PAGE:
Business Development News

$400M Horseshoe Casino Cincinnati construction continuing at rapid pace

Construction is continuing at a breakneck pace on the $400 million Horseshoe Casino Cincinnati located at Broadway Commons. The casino is expected to open in 2013 and employ approximately 1,700 people. UrbanCincy photographer Jake Mecklenborg visited the site over recent weeks for an exclusive look at the progress.

While city leaders would prefer to have the construction of the $400 million Horseshoe Casino Cincinnati further along, many are pleased with its current breakneck pace of work.

The development is beginning to fill up the notorious 22-acre Broadway Commons site that Jim Tarbell (D) had once envisioned to become the home of the Cincinnati Reds. The Reds eventually landed on the riverfront at the Great American Ball Park, and Broadway Commons continued to sit underutilized as a crumbling surface parking lot.

Developers of the new casino have thus far exceeded minority inclusion goals, and appear to be satisfying the desires of the surrounding community. Some of those efforts include not building a hotel on-site for the time being, and facing restaurants out towards the street instead of inward towards the casino floor.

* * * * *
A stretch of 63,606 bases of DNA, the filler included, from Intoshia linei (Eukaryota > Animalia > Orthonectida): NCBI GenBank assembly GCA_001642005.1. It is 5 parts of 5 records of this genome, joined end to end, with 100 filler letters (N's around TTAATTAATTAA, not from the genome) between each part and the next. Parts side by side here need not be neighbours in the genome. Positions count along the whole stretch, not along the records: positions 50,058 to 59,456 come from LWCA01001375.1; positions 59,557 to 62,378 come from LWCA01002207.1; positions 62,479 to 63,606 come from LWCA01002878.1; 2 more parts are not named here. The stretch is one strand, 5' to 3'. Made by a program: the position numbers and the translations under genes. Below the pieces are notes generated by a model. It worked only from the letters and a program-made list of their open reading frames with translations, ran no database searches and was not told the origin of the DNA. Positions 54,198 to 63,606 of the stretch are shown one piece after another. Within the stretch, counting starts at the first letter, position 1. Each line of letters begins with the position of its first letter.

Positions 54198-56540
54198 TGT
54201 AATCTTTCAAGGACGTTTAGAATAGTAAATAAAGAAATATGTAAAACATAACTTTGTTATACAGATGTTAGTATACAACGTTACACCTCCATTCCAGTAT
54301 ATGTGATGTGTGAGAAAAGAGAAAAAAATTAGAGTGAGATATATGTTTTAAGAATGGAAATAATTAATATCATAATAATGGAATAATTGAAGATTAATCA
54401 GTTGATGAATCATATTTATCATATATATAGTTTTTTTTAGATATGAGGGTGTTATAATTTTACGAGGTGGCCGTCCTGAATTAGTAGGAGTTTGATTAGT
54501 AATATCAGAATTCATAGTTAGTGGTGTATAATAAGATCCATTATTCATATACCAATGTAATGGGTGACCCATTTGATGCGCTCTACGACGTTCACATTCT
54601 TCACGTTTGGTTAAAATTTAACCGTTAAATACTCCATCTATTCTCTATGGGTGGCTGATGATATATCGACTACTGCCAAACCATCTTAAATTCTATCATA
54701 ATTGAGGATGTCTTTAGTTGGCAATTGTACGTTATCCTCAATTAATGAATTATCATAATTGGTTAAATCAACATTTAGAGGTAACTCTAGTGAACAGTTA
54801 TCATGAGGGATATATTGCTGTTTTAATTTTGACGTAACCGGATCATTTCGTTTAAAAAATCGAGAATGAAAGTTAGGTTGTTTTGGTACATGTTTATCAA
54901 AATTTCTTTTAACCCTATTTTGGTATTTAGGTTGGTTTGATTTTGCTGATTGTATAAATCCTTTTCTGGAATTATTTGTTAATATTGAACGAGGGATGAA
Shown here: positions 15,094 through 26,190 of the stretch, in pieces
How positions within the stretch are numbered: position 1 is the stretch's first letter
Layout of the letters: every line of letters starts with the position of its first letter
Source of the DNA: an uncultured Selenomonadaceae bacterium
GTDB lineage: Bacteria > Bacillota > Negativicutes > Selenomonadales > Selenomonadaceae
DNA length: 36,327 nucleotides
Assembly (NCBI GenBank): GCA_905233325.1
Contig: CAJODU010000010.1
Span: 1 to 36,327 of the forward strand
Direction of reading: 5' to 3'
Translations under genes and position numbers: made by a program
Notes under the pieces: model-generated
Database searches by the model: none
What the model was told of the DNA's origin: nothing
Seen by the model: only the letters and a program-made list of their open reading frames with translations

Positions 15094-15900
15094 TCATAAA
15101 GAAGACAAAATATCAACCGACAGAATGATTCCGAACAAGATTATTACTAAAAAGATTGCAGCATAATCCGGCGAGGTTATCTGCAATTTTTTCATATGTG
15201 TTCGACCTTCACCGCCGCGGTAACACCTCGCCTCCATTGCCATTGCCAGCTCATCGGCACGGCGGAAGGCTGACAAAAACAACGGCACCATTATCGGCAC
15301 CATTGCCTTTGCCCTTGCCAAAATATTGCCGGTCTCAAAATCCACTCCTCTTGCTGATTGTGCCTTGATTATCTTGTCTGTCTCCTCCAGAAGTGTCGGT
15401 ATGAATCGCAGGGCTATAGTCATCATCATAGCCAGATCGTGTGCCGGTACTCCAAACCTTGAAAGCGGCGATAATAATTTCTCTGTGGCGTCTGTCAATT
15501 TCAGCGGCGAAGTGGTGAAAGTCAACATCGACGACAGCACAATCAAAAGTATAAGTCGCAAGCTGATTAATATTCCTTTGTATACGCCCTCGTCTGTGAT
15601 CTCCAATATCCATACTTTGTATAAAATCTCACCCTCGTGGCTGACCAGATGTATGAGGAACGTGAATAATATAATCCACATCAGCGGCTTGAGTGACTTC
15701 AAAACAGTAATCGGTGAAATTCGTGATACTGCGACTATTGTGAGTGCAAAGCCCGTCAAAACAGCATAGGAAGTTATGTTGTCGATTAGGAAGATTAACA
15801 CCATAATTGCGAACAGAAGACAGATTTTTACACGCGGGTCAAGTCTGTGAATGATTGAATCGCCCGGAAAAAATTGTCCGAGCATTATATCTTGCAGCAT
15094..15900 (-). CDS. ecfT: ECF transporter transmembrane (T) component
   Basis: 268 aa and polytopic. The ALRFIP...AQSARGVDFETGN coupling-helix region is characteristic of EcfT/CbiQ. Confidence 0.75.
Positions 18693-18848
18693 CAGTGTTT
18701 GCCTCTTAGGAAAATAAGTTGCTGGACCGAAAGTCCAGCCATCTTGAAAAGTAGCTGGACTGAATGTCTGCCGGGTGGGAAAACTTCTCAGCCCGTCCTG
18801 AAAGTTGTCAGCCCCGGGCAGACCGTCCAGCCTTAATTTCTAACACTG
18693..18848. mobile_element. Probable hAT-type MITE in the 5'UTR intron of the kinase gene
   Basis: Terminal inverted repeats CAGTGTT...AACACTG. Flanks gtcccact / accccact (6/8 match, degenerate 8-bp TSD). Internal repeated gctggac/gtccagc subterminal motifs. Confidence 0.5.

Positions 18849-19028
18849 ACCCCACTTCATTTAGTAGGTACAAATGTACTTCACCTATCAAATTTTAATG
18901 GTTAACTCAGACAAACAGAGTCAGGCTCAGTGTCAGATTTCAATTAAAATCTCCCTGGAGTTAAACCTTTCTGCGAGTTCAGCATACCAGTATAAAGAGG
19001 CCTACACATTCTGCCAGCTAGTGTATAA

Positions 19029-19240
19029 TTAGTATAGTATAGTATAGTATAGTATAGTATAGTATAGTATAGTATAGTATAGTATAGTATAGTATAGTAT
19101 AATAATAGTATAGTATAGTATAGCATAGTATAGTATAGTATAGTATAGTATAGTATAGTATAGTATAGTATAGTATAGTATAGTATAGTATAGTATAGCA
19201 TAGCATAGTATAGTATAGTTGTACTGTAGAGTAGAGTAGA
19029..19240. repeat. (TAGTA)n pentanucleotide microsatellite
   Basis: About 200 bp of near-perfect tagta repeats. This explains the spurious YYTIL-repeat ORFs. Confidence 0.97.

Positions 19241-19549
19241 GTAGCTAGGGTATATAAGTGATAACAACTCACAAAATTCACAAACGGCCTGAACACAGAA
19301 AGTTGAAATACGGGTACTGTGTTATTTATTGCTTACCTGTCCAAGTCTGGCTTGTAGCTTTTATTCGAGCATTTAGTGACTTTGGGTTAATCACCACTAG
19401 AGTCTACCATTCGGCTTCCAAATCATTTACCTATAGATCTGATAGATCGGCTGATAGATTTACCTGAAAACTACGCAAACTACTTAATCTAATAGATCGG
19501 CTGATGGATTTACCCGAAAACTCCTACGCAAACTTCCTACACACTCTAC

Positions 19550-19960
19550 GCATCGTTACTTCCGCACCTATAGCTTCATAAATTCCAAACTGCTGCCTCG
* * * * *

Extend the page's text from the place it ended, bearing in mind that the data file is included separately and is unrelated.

The City of Cincinnati has been working with Bridging Broadway to ensure that the development leverages the best possible outcome for historic Over-the-Rhine, Pendleton and central business district. Recent efforts by city leaders include the approval of $27 million for streetscape enhancements in the immediate vicinity of the new casino.

Published author and UrbanCincy photographer Jake Mecklenborg visited the site in recent weeks in order to provide readers with an exclusive look at the progress taking place to transform one of the urban core’s most beleaguered sites into a vibrant destination expected to attract six million visitors annually.

By Randy A. Simes

Randy is an award-winning urban planner who founded UrbanCincy in May 2007. He grew up on Cincinnati’s west side in Covedale, and graduated from the University of Cincinnati’s nationally acclaimed School of Planning in June 2009. In addition to maintaining ownership and serving as the managing editor for UrbanCincy, Randy has worked professionally as a planning consultant throughout the United States, Korea and the Middle East. After brief stints in Atlanta and Chicago, he currently lives in the Daechi neighborhood of Seoul’s Gangnam district.